From the upcoming novel, Greece Is My Anthi (2023)

From Cryssarina’s First Visit
Part 1 – Athena Did Not Move
Cryssarina’s First Visit
Photo by Mika on Unsplash

With two rakish vaccine shots behind her, Cryssarina decided to take a trip, her first visit to blue-and-white Greece. She had recently learned from a Greek source, an unusual goddess-like woman, that her name may have had Greek roots, like a tree keen to find its kin amid uncaring humans and unrelenting concrete. Cryssarina? Greek? It sounded serious in her mind and her heart. She had no soul to speak of, since she regarded it as a synonym for mind and also disliked the term given its religious connotations. The only gods but especially goddesses she liked happened to be Greek as well, thanks again to this special Greek woman she fondly called, Anthi, short for antithesis of everything unkind.

The masked flight was awful to be blunt and concise. Most people took off their masks to eat and consume the plane’s culinary delights. Cryssarina felt sick. How could anyone eat anything, even with the mask off? she thought between her blue-and-white visions of yore. No food or bathroom for a few hours seemed more than sensible in midst of a pandemic. She was used to it given her intermittent fasting, although water would also be absent during this shorter-period flight compared to her daily sweet sixteen-hour fasting. She tried to sleep throughout the air disturbances both inside the plane among the other humans and outside among the chalky clouds floating effortlessly in the cerulean sky.

Greek customs were like an Athenian breeze upon showing them her fully vaccinated form. It became as important as a passport. Cryssarina took a taxi to her hotel, rested a bit to collect her excited thoughts, took a Greek shower, and strolled outside to get some fresh air and a taste of authentic Greek cuisine. A Greek shower? I can imagine some of you wondering. It only means a shower where instead of singing anything, one sings in Greek or thinks with every cleansing movement of a Greek god or goddess. Cryssarina was thinking of Goddess Athena. She was one of the reasons that she had travelled to Greece. She also hoped to find Patrick roaming around one of her statues and bring him back with her to Canada.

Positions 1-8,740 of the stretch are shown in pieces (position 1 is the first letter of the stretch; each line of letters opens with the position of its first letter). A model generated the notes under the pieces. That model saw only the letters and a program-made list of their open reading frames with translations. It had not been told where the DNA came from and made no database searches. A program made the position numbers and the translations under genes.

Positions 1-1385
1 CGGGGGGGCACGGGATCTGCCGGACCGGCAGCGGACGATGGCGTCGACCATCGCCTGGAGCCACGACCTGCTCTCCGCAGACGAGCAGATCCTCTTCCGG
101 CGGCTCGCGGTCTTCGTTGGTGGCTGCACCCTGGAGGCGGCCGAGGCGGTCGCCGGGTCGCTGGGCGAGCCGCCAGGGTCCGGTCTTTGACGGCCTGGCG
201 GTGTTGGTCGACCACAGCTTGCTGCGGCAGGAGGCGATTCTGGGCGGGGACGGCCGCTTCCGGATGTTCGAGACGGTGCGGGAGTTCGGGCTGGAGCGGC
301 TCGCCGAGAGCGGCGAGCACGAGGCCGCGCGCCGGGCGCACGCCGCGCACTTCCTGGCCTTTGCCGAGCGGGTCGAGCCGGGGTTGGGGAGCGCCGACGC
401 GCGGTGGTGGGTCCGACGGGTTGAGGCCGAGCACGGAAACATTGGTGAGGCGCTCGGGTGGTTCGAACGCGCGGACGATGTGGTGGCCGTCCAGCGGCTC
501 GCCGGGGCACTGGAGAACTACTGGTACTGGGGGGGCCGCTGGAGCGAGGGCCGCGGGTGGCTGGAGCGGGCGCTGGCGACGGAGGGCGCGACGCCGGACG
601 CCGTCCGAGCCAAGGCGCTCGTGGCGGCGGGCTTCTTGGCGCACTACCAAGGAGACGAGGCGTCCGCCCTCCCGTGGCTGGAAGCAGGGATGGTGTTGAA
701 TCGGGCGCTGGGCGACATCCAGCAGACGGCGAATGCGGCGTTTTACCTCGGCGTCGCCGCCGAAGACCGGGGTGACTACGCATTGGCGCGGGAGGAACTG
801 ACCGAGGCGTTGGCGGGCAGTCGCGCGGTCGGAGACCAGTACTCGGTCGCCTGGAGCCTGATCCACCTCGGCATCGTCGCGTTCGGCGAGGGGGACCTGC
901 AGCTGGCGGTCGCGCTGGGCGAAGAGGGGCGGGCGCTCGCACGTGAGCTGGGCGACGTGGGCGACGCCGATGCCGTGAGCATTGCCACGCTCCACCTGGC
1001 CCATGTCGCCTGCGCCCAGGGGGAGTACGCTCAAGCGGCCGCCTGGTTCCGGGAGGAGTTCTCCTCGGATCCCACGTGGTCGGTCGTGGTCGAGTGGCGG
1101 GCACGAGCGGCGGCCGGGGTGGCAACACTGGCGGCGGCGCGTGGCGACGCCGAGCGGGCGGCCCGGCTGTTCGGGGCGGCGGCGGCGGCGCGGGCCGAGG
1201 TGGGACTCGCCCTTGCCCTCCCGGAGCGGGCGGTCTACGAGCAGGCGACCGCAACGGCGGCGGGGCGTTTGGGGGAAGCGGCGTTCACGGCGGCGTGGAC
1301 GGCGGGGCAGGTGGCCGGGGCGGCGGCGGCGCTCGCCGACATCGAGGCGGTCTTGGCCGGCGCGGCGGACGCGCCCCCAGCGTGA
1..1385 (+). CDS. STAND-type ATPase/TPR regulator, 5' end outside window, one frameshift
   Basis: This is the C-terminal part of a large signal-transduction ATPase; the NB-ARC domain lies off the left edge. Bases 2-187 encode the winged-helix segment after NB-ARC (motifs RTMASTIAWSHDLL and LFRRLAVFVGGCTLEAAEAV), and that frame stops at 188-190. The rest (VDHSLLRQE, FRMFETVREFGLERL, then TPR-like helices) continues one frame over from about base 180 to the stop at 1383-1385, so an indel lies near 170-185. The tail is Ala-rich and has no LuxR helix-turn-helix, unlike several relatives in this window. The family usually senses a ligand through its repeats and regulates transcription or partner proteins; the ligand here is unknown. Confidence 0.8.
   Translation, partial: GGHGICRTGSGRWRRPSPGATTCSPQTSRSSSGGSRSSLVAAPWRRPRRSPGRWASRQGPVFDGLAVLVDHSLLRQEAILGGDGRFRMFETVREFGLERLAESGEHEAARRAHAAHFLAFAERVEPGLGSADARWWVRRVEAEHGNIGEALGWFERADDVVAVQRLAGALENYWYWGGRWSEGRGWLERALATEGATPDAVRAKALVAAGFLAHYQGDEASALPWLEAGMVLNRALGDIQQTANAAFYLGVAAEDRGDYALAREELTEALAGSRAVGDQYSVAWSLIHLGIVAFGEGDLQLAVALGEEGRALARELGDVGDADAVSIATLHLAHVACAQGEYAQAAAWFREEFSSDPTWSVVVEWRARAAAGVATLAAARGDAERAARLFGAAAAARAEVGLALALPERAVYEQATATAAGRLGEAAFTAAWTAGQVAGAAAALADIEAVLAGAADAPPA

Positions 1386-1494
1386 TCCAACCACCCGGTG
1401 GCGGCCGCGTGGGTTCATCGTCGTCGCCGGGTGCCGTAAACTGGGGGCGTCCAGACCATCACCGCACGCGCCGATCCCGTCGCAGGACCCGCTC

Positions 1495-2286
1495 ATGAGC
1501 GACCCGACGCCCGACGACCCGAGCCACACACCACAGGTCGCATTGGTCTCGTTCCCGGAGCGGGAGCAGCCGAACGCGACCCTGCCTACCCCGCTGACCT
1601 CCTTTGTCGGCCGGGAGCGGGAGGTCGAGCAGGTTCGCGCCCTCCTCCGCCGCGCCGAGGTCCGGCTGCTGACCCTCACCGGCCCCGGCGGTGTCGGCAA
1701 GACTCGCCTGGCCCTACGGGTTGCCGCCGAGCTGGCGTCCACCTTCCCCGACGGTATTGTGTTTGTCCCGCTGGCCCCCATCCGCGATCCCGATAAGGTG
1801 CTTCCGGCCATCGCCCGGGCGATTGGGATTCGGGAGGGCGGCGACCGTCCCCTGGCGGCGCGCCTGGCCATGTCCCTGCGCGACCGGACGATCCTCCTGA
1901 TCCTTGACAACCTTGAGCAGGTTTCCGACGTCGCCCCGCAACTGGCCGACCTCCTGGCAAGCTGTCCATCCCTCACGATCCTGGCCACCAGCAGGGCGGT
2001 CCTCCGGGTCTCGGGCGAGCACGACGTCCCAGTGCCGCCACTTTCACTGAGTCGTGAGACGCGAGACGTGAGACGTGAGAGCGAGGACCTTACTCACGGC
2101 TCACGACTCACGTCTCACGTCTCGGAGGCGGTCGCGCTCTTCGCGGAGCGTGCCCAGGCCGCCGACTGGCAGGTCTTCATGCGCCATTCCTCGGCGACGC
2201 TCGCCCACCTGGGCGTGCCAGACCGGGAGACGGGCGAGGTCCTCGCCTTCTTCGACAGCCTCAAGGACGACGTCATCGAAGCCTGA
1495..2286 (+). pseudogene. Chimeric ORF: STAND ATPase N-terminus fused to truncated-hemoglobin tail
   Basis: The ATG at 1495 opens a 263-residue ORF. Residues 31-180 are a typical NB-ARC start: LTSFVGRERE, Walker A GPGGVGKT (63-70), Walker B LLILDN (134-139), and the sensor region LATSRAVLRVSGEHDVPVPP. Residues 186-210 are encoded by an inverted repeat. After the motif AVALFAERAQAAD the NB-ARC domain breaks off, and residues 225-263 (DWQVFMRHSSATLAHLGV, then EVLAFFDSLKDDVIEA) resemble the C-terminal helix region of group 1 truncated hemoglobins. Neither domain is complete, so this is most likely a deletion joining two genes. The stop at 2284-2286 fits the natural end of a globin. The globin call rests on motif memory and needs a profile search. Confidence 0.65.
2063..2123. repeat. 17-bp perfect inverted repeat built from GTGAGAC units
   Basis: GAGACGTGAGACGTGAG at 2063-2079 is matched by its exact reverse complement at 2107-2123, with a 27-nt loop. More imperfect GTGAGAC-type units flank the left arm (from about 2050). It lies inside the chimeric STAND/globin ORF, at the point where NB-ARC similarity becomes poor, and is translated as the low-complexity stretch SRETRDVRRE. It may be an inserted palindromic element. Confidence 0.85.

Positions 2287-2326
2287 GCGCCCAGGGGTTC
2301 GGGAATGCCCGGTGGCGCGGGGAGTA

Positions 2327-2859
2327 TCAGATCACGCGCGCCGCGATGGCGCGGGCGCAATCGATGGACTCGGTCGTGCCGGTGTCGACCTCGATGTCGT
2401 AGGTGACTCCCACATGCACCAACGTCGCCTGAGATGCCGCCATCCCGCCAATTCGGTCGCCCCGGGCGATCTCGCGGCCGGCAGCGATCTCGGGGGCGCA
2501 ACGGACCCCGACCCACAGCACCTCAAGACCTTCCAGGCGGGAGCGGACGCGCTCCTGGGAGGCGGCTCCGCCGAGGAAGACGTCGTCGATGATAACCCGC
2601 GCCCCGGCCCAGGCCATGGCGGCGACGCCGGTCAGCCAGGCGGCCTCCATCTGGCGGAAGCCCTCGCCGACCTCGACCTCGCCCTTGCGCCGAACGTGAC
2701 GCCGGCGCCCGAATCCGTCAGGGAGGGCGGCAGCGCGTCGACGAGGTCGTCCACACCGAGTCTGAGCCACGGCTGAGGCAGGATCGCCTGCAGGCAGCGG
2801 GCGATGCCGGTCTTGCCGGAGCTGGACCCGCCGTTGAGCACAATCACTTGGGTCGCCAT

As she was breathing into her being everything Greek, she was also thinking about Anthi probably reading something worthwhile or writing something poignant and unusual. At one point, while drinking some Greek bottled water, she felt at home. It was a strange feeling to have out of the blue and the white. All three of them — M, Patrick and her — did not have any Greek roots, unless like trees, their roots had once been connected or very related by proximity when they were born not far from the legendary Mediterranean. Maybe Athena will know, hoping she will come down from her stand for a heartfelt chat.

The Moon and the stars seemed to be Greek too in that enchanting evening. Cryssarina even looked at them from her balcony before resting for the night. What about M? some of you may have thought. M was probably writing with his other two narrators. He was actually glad to see her leaving for Greece to meet Athena and find Patrick. A part of him regretted their silly fight. But wait! I can almost feel at least one of you wondering that if Cryssarina is in Greece and M and the two remaining narrators are in Canada, who is telling this story? Who is the narrator? I cannot reveal myself in this story. I may, however, in another one, Zeus permitting, of course.

The Sun’s early rays caressed Cryssarina like a lover who had never left but remained invisible except to her heart, via her mind, of course. She asked the taxi driver to take her to the nicest statue of Athena but changed her mind on the way, requesting to be driven to the one least conspicuous instead, figuring that Patrick would probably be there, where Athena could be more easily touched. Patrick could be practical from time to time when given the right space. The driver seemed perplexed but drove her there first, knowing that she will ask him to drive her, after but a few minutes with the rather ordinary statue, to the first one he had envisioned in his mind. How human of him! I thought. How could Cryssarina know what was on his mind?

She kissed Athena’s feet and asked for her help, but no apparent sign from her was there to be ascertained. Athena did not move. Cryssarina looked around the place and asked several passersby if Patrick had been seen, describing him as a cat dressed in a Santa suit. I am kidding, of course. No one there at that time had seen anyone that looked like him. She kissed Athena’s feet again and returned to the waiting taxi, the driver smiling to himself, as he was giving another ride to the same passenger. The nicest statue was not any better, even with Cryssarina’s many kisses and prayers. Please, Zeus! she implored at one restless point while looking towards the direction of Mount Olympus. Please, help me find Patrick! Only her heart moved but she did not give up. She came to Greece for at least two weeks, both days and nights. Perhaps she will converse with Goddess Athena on one blessed day and or find Patrick having a keto coffee with coconut milk not too far from her. Zeus only knows. Maybe Anthi could help.

Cryssarina’s First Visit has 13 parts and is the first chapter of the novel, Greece Is My Anthi.